In the few short minutes it took Brackett to look at Johnny’s throat, his breathing deteriorated. Brackett wasn’t surprised. There was considerable swelling in the tissues of the throat and it looked pink. It wasn’t burned by the fumes, as such, but certainly it was very affected by them.
“Start him on steroids,” Brackett ordered as he replaced the oxygen mask, “and I want a chest x-ray. Meanwhile, let’s look at your hand.”
Leaning back against the raised head of the exam bed, Johnny just looked at Brackett. He felt like he was suffocating and it was getting harder and harder to stay awake. His body weighed several tons and moving was almost beyond his capabilities. His thinking was becoming muddled and he wondered why nothing was being done to help him. Why were they just standing there when he was dying? Johnny wanted to scream out his fear but his voice had deserted him and he was going to die because his so-called friends hadn’t noticed how ill he was.
In his struggles with his breathing, Johnny hadn’t noticed the pain from his burned hand. But he felt it now as Brackett removed the dressings Roy had put on it and started to look it over. With a gargantuan effort, Johnny snatched his hand back, pushing Brackett away with the other arm and pulling out his IV.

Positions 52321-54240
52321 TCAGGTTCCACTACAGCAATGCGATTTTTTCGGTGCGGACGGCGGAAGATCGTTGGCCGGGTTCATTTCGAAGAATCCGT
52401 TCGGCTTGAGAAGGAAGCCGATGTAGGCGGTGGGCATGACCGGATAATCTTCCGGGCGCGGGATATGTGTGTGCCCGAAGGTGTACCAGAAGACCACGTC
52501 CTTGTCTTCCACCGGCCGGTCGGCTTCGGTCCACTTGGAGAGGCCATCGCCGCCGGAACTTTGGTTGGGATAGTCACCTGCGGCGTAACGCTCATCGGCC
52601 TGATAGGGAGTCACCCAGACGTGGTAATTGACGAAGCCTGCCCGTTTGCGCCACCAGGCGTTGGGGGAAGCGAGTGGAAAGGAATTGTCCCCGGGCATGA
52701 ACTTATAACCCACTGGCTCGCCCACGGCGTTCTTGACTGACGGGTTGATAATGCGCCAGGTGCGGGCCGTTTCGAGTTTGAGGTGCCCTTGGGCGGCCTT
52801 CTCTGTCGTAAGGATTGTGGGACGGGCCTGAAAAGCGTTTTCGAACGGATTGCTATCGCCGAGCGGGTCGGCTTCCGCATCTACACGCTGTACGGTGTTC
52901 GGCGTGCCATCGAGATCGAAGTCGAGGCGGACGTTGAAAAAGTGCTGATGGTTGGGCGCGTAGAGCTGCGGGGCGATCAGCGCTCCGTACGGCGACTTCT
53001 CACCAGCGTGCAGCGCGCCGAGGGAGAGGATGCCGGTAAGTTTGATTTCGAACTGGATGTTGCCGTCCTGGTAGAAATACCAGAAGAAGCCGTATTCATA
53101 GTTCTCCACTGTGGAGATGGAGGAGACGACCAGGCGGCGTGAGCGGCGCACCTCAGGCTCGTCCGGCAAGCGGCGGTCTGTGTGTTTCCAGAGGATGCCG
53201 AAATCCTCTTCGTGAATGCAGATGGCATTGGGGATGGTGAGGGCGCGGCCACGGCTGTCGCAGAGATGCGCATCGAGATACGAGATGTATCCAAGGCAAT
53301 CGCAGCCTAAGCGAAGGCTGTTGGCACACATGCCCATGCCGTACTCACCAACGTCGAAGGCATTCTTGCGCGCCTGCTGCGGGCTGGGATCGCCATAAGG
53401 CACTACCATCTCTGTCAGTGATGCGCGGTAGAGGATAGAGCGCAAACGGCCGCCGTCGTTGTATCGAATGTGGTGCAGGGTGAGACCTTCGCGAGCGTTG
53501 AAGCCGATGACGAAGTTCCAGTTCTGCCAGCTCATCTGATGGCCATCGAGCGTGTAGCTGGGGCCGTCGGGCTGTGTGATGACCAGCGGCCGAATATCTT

“Damn!” Brackett swore. “Johnny, calm down. I’m sorry. I didn’t mean to hurt you.” He reached for the paramedic’s hand again, but Johnny was having none of it. He fought with the little strength he had left, flailing his arms and legs, pushing at Dixie and Brackett until he over balanced and crashed off the gurney onto the floor.
The shock of the fall winded Johnny and he gasped ineffectually for breath. The oxygen mask was still on his face, but the tubing had been ripped from the wall and he wasn’t getting enough air. Panicking, Johnny tried to sit up, but his body wasn’t taking instructions from his mind anymore and he slumped to the cold floor. His world narrowed to a pinprick of light and then it went out.